This example has few arguments and they all appear to be similar kinds of values -- they're all servers. It may not matter much which order you enter the server names. Imagine, though, if the arguments discussed different kinds of things:
Mixing up the arguments so that the script got a server's name when it expected a user's name would probably break whatever action you wanted the script to complete. Therefore, the value of the WshNamed collection would be a filtered view of the WshArguments collection that returns only those arguments that conform to a particular syntax.
Which syntax is that? Specifically, all arguments that you want to include in the WshNamed collection consist of a name and a value. The name must be prefaced by a forward slash, and a colon must separate the name from the value. Within this format, you have some freedom, but in order to make the argument recognizable as a named argument, you must use the slash and colon, like this:
Both names and values must be either a single word or enclosed in quotation marks. An argument with no name is an unnamed argument.
The value of named arguments is that your script now has a way of finding the argument that it wants without you needing to hard code its index number into the script at any point. By giving the value a name, you've added another column to the organizational table:
And that means it's no longer as important to you during the course of your script whether the port was supplied as the first argument or the third, so long as you refer to the argument by its name. You can now retrieve the value "BigDog" not just by its index name but by its name, like this:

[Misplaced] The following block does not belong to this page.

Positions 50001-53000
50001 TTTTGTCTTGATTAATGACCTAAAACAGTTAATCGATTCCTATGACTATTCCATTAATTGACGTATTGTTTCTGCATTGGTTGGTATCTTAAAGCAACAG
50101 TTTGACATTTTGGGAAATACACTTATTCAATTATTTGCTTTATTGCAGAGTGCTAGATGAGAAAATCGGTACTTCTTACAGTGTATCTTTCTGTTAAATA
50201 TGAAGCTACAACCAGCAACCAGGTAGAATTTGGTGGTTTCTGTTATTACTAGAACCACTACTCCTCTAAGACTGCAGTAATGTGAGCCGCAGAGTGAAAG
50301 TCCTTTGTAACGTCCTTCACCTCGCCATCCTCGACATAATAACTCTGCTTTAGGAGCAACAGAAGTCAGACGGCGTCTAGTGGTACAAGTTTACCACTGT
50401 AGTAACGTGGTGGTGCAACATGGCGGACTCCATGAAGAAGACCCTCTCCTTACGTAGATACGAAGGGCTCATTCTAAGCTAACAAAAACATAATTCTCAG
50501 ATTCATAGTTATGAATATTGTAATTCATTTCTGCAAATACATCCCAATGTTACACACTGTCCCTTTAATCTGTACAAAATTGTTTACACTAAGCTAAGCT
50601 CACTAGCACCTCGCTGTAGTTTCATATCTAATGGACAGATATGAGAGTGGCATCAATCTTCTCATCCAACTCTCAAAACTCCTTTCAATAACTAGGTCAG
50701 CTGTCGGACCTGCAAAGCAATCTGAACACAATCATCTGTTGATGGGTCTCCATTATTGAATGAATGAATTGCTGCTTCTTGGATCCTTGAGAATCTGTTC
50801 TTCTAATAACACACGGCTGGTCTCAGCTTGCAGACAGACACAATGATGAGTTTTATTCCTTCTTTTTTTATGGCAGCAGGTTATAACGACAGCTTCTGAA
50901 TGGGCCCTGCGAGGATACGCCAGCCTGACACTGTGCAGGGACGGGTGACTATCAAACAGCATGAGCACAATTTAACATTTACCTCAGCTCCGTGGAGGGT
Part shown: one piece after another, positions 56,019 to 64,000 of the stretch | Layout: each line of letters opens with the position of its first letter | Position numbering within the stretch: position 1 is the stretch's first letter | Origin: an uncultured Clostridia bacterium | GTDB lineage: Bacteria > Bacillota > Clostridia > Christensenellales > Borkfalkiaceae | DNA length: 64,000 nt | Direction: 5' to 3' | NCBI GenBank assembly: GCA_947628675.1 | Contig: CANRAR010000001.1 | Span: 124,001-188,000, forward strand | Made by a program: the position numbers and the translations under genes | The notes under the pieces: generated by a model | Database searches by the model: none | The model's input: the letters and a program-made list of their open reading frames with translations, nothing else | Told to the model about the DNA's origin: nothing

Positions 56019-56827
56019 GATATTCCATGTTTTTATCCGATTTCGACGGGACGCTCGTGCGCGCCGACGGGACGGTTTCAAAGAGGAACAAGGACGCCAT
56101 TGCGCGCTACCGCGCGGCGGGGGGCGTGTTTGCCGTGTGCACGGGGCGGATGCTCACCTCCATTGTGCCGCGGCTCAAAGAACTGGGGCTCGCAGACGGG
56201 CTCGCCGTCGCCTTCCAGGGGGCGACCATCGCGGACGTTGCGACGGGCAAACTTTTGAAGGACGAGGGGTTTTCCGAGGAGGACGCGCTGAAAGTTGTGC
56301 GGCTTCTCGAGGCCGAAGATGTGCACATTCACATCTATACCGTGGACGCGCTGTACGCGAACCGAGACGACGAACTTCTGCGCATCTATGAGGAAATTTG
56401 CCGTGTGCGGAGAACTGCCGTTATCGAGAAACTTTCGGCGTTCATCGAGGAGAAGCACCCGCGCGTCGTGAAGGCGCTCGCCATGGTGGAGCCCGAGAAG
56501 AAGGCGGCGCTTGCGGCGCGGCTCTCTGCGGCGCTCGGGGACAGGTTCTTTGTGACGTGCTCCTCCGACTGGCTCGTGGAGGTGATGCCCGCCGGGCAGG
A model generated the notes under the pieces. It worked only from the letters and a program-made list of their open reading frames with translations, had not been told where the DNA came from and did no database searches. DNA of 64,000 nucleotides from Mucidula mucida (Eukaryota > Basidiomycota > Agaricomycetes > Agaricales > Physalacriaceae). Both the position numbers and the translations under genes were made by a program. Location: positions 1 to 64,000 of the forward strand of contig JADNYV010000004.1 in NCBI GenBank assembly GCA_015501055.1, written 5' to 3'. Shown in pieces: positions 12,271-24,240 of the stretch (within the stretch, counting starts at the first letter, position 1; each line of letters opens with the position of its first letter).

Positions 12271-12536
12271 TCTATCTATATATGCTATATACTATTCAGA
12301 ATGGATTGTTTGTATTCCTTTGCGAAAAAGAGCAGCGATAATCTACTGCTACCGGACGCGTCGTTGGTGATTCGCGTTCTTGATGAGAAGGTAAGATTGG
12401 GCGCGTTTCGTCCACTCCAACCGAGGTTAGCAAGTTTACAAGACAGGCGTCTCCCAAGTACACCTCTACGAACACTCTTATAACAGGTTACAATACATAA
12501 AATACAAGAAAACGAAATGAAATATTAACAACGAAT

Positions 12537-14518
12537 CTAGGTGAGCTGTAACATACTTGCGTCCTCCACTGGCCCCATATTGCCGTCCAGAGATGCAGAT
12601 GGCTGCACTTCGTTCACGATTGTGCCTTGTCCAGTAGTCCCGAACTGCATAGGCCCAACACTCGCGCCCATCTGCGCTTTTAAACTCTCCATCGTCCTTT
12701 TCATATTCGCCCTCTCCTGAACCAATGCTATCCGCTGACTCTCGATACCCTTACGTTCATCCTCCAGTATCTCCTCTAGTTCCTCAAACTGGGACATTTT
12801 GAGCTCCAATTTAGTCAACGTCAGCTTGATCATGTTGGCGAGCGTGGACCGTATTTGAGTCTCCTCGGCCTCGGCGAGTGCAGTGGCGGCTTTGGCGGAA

Wscript.Arguments.Named.Item("server"). Take the following snippet and save it as namedargs.vbs:
From the command prompt, type namedargs.vbs /port:3389 user:FredA /server:FileServ. As you'll see, this script will return exactly the same data, in the same order, regardless of the order in which you supply arguments. This means that running your scripts will require less training because you won't have to emphasize that the arguments must be entered in a particular order. You will still need to educate people about what the correct names are, but names are easier for people to remember than argument order.
Scripting School: Windows Script Host arguments
Background: Arguments in general
The value of named arguments
Supporting optional arguments
Mixing argument types
Read Christa's previous columns:
Beginner's guide to scripting
It's time to increase your scripting expertise
Scripting: Connect users to network resources
Scripting School: More on connecting to network resources
Scripting School: Find objects with Windows Scripting Host
|ABOUT THE AUTHOR:|
| Christa Anderson
When Christa Anderson began working with Windows Server operating systems in 1992, she became increasingly interested in finding more efficient and flexible ways of performing routine tasks. Christa has written extensively about administrative scripting and taught technical sessions on the subject at conferences such as Comdex and CeBIT, helping people who had never done any scripting to write their own scripts in half a day. In addition to her interest in scripting Windows management, Christa is an authority on server-based computing and the program manager for Terminal Services licensing in Longhorn. If you have a scripting question for Christa, please e-mail her at scripting@SearchWinSystems.com.